Cost Saving Tips For Your Next Metal Fabrication Job

Fabricated Metal parts on pallet stacked for deliveryWe’re all looking for ways to save money, cut costs, and squeeze out every penny when it comes to our budget. Whether we’re at the grocery store, buying a car, or looking to repurpose an abandoned warehouse for something new. The end goal is usually the same: get as much good quality product for the best price possible. Sometimes, the best price doesn’t always mean the lowest price, but when it does, it’s an added bonus.

This is true in the world of metal fabrication as well. Although there are no coupons to clip or weekly ads to compare prices, when the bids come rolling in for a job, consumers have the task of sifting through the facts and figures to try to find the right fabricator or welder for the job. Although there are numerous factors to consider, the bid’s total dollar amount is one of the most important figures that anybody will ever look at.

When it’s time for you to put together an upcoming bid for a project, here are a couple of tips that can help keep those estimates as low as possible and those lead times as short as possible.

  1. Provide shop-ready drawings. This eliminates the engineering process that many fab companies will need to spend money on to form their estimated bid.                                             
  2. Provide a desired Date-of-Completion.  Because different fabricators have varying workloads at any given time, your desired delivery will impact their bid price and their ability to fit the project into their schedule.                                                                                                      
  3. Provide site address and contacts. Many fabricators have the ability to do a majority of the work on-site, helping to shorten lead times. Having this information provided up front will each metal shop determine their costs based on the specifications of the job site.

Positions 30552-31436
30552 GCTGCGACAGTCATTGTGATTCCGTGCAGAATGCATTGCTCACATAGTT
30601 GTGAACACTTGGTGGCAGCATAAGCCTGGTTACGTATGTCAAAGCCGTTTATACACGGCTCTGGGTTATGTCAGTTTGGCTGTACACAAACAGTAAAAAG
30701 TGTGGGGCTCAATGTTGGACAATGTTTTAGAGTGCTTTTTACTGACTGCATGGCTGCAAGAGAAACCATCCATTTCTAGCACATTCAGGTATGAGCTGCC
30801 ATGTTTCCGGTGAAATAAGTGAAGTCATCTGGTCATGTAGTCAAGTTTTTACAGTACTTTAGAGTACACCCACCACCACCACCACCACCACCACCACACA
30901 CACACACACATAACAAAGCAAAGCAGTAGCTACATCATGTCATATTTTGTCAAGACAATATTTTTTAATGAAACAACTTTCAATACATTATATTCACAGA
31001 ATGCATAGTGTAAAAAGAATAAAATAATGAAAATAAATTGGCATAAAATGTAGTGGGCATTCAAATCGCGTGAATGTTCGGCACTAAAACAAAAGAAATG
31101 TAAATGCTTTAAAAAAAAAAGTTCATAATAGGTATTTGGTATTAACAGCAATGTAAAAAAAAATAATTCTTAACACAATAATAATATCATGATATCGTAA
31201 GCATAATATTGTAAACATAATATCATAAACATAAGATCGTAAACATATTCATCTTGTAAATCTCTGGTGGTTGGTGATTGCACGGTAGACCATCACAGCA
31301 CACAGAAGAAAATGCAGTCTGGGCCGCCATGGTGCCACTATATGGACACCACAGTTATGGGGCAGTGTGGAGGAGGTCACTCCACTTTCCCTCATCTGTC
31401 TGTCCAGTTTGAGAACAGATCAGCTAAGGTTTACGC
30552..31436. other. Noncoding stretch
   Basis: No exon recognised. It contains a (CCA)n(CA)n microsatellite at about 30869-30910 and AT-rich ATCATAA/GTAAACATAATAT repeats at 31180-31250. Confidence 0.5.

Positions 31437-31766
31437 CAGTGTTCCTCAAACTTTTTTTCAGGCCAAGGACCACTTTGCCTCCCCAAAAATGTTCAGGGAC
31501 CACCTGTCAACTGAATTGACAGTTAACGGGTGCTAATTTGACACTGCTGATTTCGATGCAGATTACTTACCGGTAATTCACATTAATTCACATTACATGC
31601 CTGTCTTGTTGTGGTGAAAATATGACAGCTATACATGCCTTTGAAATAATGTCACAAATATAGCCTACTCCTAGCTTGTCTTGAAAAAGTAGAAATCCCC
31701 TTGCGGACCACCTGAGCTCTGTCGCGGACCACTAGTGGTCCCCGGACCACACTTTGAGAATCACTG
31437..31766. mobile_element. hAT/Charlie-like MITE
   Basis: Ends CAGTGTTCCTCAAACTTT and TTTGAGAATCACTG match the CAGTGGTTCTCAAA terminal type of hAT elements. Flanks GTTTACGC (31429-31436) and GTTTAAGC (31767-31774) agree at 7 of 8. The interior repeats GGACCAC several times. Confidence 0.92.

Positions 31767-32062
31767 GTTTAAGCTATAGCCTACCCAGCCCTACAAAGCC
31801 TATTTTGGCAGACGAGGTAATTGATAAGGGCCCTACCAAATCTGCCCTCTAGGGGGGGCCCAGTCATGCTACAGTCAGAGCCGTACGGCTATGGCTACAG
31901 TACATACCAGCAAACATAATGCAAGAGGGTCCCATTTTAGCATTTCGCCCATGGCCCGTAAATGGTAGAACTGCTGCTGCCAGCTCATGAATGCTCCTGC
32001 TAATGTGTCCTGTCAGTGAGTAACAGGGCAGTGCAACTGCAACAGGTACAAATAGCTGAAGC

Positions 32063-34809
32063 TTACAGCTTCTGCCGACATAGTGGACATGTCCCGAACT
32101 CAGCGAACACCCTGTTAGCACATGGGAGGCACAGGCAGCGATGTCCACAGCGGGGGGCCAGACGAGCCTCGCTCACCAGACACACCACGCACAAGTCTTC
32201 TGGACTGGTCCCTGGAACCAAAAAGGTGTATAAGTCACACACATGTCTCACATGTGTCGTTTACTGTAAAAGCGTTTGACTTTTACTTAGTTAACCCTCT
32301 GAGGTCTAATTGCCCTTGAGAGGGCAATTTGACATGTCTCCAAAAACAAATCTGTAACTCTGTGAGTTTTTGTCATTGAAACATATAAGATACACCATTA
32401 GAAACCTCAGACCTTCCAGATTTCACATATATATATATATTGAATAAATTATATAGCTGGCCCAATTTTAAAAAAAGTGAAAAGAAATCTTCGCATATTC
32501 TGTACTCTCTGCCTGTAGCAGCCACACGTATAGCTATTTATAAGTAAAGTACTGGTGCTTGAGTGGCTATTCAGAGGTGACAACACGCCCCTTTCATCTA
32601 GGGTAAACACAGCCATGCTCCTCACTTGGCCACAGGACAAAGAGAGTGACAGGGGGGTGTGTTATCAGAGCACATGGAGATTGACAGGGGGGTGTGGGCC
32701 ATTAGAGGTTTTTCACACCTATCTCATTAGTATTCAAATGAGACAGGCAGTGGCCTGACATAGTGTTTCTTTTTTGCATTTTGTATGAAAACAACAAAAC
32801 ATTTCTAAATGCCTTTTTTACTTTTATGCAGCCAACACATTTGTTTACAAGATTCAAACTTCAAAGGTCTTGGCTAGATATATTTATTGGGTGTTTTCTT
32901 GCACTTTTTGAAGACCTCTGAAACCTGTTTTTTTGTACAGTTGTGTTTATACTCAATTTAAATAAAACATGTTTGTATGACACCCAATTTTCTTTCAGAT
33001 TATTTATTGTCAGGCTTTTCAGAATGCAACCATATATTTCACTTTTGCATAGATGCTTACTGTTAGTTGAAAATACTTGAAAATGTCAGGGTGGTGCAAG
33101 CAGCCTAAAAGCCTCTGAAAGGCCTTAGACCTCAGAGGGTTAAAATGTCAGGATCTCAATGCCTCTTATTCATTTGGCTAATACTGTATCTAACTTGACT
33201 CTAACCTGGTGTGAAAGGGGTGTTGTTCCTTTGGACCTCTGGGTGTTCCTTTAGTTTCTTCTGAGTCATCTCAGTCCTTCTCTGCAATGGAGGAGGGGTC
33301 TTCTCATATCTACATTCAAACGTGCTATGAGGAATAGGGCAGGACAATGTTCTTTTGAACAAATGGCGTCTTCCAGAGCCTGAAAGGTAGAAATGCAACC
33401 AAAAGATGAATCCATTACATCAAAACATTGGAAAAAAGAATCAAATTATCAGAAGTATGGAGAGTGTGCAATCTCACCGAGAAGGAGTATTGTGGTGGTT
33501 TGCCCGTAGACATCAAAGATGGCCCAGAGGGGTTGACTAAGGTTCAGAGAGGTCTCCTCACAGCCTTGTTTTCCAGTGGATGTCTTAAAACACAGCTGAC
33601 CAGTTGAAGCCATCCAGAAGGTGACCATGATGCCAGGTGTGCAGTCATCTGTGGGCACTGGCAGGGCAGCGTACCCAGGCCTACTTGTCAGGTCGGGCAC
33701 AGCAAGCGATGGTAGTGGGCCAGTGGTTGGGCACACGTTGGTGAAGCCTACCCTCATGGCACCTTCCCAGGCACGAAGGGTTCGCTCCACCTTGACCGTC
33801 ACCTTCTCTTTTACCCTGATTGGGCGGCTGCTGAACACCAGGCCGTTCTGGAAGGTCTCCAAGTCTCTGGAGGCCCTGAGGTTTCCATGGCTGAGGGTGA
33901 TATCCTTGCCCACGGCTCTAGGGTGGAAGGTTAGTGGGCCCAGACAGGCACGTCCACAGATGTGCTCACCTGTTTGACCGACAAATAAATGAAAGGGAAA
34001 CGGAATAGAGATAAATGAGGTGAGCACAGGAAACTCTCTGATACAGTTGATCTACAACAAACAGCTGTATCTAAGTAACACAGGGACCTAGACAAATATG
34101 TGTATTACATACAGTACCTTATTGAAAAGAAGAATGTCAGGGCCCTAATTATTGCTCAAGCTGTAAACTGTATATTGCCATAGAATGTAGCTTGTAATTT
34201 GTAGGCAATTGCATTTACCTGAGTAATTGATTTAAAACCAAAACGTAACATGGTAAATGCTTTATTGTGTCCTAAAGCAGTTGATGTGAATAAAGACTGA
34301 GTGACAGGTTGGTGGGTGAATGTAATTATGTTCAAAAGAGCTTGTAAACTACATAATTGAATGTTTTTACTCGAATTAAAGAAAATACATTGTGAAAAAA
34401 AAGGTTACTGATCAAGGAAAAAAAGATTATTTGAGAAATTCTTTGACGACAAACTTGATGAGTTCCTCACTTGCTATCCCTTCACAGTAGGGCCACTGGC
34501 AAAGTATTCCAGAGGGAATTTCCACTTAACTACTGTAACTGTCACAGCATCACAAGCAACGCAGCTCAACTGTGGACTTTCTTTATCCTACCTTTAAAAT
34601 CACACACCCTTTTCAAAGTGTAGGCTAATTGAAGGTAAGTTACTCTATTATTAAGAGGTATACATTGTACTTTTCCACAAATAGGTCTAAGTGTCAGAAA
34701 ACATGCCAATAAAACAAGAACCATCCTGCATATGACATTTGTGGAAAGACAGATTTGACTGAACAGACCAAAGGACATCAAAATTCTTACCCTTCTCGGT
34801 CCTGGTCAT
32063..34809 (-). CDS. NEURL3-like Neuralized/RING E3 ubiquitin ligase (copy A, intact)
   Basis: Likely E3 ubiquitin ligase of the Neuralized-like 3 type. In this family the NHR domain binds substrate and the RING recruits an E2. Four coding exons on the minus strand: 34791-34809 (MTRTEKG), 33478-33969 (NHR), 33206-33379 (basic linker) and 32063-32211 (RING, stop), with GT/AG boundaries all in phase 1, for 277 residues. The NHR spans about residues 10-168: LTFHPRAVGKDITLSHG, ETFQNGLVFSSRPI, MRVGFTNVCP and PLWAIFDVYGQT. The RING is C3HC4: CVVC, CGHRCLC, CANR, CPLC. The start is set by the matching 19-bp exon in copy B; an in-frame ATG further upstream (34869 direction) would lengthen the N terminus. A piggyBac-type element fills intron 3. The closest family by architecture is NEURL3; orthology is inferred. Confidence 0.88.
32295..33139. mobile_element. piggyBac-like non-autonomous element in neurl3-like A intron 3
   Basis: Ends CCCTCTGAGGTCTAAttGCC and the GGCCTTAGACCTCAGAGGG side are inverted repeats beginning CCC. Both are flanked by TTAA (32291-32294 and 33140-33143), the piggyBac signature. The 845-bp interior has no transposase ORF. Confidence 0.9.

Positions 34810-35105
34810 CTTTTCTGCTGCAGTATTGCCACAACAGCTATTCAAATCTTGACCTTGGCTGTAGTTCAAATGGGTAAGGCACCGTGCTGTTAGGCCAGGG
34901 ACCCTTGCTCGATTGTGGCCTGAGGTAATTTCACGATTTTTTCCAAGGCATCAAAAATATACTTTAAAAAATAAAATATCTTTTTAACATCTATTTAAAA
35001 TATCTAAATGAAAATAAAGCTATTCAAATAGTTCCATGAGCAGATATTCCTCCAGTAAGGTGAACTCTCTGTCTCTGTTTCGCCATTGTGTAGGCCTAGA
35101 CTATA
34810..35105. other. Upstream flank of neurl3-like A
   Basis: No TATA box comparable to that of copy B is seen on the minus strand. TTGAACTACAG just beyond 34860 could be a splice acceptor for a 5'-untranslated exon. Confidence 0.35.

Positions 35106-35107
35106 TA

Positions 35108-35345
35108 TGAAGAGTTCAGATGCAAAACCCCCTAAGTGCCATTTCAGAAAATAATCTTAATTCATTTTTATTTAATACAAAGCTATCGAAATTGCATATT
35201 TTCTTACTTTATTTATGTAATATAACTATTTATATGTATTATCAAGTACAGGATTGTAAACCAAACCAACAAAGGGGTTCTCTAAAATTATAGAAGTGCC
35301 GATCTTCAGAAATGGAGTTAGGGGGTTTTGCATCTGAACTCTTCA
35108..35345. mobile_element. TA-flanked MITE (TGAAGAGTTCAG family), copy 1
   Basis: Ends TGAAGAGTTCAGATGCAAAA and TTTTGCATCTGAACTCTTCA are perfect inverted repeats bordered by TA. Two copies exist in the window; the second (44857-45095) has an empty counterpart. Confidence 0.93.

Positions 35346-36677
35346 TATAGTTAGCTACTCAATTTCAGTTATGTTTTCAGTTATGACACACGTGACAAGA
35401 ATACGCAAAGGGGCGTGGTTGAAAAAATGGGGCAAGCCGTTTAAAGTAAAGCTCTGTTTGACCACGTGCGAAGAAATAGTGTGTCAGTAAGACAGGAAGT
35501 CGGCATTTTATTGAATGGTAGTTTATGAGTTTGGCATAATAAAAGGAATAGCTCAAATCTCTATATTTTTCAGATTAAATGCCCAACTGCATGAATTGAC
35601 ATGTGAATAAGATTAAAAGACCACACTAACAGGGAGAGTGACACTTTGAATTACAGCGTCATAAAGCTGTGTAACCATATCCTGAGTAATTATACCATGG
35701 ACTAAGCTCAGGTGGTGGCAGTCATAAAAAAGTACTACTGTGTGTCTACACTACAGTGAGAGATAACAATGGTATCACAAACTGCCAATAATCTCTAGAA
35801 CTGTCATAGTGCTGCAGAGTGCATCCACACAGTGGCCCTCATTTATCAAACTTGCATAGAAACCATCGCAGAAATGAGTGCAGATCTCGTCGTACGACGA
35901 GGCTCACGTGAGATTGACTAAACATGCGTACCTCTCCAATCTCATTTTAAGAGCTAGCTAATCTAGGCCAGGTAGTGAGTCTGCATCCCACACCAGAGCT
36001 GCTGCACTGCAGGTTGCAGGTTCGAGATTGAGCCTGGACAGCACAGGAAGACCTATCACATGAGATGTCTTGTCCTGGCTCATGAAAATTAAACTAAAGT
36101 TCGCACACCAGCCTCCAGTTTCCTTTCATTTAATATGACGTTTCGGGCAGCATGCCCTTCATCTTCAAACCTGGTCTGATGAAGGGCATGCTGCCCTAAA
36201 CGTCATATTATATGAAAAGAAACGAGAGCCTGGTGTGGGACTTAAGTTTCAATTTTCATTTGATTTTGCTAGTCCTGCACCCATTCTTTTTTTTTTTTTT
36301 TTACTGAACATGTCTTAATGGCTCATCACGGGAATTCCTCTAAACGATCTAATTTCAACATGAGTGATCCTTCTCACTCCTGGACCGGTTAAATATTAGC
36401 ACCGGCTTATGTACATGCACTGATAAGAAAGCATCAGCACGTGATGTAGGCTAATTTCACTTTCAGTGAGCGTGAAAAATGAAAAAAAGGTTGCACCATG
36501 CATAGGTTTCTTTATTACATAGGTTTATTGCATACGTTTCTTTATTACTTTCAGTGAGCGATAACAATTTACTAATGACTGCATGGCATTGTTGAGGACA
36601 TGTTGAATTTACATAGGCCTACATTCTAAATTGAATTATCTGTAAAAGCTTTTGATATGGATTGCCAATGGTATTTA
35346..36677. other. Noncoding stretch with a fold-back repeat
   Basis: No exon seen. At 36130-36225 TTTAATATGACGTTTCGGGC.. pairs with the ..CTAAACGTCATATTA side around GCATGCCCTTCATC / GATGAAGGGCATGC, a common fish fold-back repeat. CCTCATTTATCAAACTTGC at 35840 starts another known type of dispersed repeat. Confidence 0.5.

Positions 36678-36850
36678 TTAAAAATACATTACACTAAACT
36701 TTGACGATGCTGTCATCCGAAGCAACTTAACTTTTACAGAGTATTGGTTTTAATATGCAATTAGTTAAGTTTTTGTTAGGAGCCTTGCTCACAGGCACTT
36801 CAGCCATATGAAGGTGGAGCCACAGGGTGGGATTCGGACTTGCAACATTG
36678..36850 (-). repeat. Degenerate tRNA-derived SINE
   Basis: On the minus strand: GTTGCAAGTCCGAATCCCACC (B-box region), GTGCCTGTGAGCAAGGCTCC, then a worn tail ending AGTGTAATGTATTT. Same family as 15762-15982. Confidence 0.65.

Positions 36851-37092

4. Provide load specifications if possible. These include specs for tension, environmental loads, equipment limitations or restrictions, or even equipment cut sheets.                                   
  5. Provide any available general arrangement drawings or engineering drawings. Once again, if these types of things are provided up front, estimators will have a clearer picture of the project in its entirety and will be able to provide a more realistic bid total. Plus, their bid total won’t need to include costs related to this prep work.                                                                     
  6. Provide plans and profiles if available. See number five above for reasons why this is important.

The main point to remember here is that communication is the key to more precise bid quotes. As an interested customer, the more information you can provide up front, the better.

A second point to remember is that if you, as the customer, need to make any major changes to these pre-stated specifications AFTER a job begins, it can extend the completion date out beyond the deadline and tack on extra costs that weren’t accounted for in the contingency figures. If you’re prepared in advance and know what you want from the start, then your metal fabricator can get to work and complete the project as efficiently as possible.

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